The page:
Monday, February 26, 2018

A Duke's Household

Monday, February 26, 2018
Morris, Woburn Abbey 1866
Loretta reports:

In A Duke in Shining Armor, my heroine says, “It’s good to be a duke.”

Though dukes, by and large, are nothing like as numerous or as attractive as we paint them in romance novels (as I describe at RT Book Reviews), and any number have fallen on hard times in the past and present, things were not so bad for the 11th Duke of Bedford.

Reading Lucy Lethbridge’s Servants: A Downstairs History of Britain from the Nineteenth Century to Modern Times, I came upon this:

“At Woburn Abbey, the eleventh Duke of Bedford maintained until his death in 1940 not only a household of at least sixty indoor servants to attend solely to his wife and himself, but two separate, fully staffed residences in Belgrave Square, including four cars and eight chauffeurs; the Woburn parlourmaids were all Amazonian at over five foot ten, as had always been the Bedfords’ stipulation.”

According to the 13th Duke, (who sounds like a pip, and whose books I intend to read):
“‘Guests never travelled with your suitcase, that was not considered the thing to do. It had to come in another car, so you had a chauffeur and a footman with yourself, and a chauffeur and a footman with the suitcase, with another four to meet you. Eight people involved in moving one person from London to Woburn.’”
11th Duke of Bedford in Coronation Robes
While other noble families changed or economized as the times demanded, the Bedfords continued in the lavish late Victorian/Edwardian style until 1940. “The [11th] Duke always started meals with his own cup of beef consommé and a plate of raw vegetables served to him on a three-tiered dumb-waiter. The Duchess’s secretary-companion had her own quarters that included a cook and a maid.” The duke’s mistress had her own rooms with her own staff—on the premises, I assume?

Apparently, the 11th Duke of Bedford is also responsible for the grey squirrel invasion of England.

Images: Woburn Abbey, from Francis Orpen Morris, The County Seats of the Noblemen and Gentlemen of Great Britain and Ireland 1866; 11th Duke of  Beford in Coronation Robes, Photo credit: Middlesex Guildhall Art Collection.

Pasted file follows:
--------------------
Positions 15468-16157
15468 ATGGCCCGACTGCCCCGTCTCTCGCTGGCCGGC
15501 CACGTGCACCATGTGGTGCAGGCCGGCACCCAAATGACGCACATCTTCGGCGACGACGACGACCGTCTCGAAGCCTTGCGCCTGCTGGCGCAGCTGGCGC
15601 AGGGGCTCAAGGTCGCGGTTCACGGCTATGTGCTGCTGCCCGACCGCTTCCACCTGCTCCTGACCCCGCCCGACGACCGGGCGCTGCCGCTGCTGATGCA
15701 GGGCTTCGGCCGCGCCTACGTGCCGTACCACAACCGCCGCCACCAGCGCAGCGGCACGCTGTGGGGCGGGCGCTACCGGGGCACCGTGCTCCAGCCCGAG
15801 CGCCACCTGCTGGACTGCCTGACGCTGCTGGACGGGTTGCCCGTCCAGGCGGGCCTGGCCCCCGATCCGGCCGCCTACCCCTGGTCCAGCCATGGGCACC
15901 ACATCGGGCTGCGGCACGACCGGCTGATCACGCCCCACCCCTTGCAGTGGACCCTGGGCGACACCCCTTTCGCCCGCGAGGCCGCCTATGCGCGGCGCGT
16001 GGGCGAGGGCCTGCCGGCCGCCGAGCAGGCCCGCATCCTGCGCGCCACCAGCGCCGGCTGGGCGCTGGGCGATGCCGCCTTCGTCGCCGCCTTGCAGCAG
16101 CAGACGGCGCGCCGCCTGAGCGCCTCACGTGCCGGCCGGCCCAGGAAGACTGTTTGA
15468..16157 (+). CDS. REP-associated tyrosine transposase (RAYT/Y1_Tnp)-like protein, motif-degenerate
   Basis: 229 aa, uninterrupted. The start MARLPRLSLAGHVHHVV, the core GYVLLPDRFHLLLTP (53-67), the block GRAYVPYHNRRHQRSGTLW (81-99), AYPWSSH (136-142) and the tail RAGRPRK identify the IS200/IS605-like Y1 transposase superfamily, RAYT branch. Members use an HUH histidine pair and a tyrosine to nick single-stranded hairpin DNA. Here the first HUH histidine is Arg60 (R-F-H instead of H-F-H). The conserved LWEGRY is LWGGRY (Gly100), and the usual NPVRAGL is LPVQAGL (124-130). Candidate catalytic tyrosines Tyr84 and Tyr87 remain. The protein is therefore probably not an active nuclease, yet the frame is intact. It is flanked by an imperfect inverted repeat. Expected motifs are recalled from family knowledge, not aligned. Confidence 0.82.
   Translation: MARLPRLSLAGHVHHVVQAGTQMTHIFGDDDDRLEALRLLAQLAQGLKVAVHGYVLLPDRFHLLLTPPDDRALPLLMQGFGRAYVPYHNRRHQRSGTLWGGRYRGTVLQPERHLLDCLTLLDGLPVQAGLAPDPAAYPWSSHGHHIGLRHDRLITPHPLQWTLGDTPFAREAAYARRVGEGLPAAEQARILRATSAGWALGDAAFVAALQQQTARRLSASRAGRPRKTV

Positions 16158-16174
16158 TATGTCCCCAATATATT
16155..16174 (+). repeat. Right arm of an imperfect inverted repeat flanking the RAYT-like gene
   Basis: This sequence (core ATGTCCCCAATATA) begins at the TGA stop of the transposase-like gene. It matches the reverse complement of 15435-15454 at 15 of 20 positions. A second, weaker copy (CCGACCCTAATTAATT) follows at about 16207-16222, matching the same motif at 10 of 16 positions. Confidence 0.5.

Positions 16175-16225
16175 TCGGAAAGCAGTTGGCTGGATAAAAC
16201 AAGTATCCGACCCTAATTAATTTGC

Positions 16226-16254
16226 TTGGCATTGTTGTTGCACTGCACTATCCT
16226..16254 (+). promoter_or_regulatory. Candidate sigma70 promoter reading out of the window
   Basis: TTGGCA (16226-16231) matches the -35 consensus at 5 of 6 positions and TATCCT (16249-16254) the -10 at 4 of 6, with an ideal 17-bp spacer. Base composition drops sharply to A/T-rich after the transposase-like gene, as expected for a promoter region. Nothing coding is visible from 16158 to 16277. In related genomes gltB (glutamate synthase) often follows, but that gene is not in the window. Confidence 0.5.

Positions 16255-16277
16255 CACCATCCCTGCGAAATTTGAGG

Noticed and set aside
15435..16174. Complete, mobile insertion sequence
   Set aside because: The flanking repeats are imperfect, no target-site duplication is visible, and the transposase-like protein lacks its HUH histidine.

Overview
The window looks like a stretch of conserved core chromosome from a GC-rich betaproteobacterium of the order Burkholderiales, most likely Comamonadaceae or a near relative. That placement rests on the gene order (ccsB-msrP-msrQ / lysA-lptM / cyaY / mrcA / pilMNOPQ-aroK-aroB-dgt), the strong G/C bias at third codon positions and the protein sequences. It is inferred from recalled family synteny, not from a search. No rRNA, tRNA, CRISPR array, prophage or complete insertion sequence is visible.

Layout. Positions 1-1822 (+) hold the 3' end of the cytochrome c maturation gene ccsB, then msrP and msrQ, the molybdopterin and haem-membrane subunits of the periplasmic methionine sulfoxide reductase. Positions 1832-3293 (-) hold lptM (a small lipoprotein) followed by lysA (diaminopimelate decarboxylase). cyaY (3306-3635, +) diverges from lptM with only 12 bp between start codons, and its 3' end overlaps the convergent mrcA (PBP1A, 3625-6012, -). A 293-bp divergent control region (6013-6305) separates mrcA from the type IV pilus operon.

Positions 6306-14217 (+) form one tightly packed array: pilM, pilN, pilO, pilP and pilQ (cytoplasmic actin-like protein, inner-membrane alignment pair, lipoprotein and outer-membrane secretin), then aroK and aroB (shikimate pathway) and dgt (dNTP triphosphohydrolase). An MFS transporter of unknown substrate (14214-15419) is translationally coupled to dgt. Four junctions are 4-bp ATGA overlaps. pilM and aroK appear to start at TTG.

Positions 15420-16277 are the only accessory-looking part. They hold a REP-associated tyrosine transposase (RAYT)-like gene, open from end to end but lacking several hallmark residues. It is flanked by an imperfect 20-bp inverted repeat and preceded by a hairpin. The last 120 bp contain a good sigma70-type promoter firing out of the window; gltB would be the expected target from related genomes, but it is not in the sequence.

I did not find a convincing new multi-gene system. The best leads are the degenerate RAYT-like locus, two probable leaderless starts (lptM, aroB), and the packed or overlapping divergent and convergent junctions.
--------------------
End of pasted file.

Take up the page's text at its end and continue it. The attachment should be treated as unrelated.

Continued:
Clicking on the image will enlarge it.  Clicking on the caption will take you to the source, where you can learn more and enlarge images as needed.


Lucy said...

I couldn't help thinking back to Georgette Heyer's The Foundling as I read this, and the linked article.

It seems to me like a sad, isolated and not very comfortable lifestyle, in spite of having everything money can buy. Really, in some ways, almost a caricature of wealth and power, when you are too important to share a car with your suitcase, even if it should be placed in the trunk--though one suspects that a duke's suitcase was too important for the trunk, and rode upon the seat! But there is the impression (in the case of the 11th Duke) of a grand charade, of one person constantly nursing his ego at the expense of being human. Not very glamorous, that.

Joanna Maitland said...

What an image -- Amazonian parlour maids. Where did they find them, I wonder, in an era when working class people were not all that well fed? In the First World War, lots of conscripted men proved to be too malnourished to serve.

Not sure I totally agree with Lucy re the grand charade. It seems so to me, too, but I wasn't brought up in an aristocratic household. What's more, most aristocrats never mixed with ordinary people, not at school, nor at leisure either. Their "set" all thought the same and behaved the same, so why would anyone question their ways? That degree of separateness can lead to a sense of entitlement which the Duke probably had, but never thought about.

Lucy said...

There is a story of a duke--several centuries earlier--who in his progress through Sussex, sent his servants out to clear the roads so that the populace would not stare at him. He met his match, however, in a Sussex farmer, who retorted that he would look over his own hedge if he liked. And to assert his defiance, he also held up his pig to gaze on the duke's carriage as it passed. No one can say if this occurrence bears any relation to the unofficial mascot and motto of Sussex (which may be more an invention of later times)--that is, a pig, and the saying, "We wunt be druv."

Anonymous said...

When you read things like this, it's a wonder that the English never had a Revolution like the French. The degree of privilege and self-centered self-indulgence shown by these families is truly appalling, especially set against the backdrop of a worldwide economic depression.

Thea said...

Talk about full employment.

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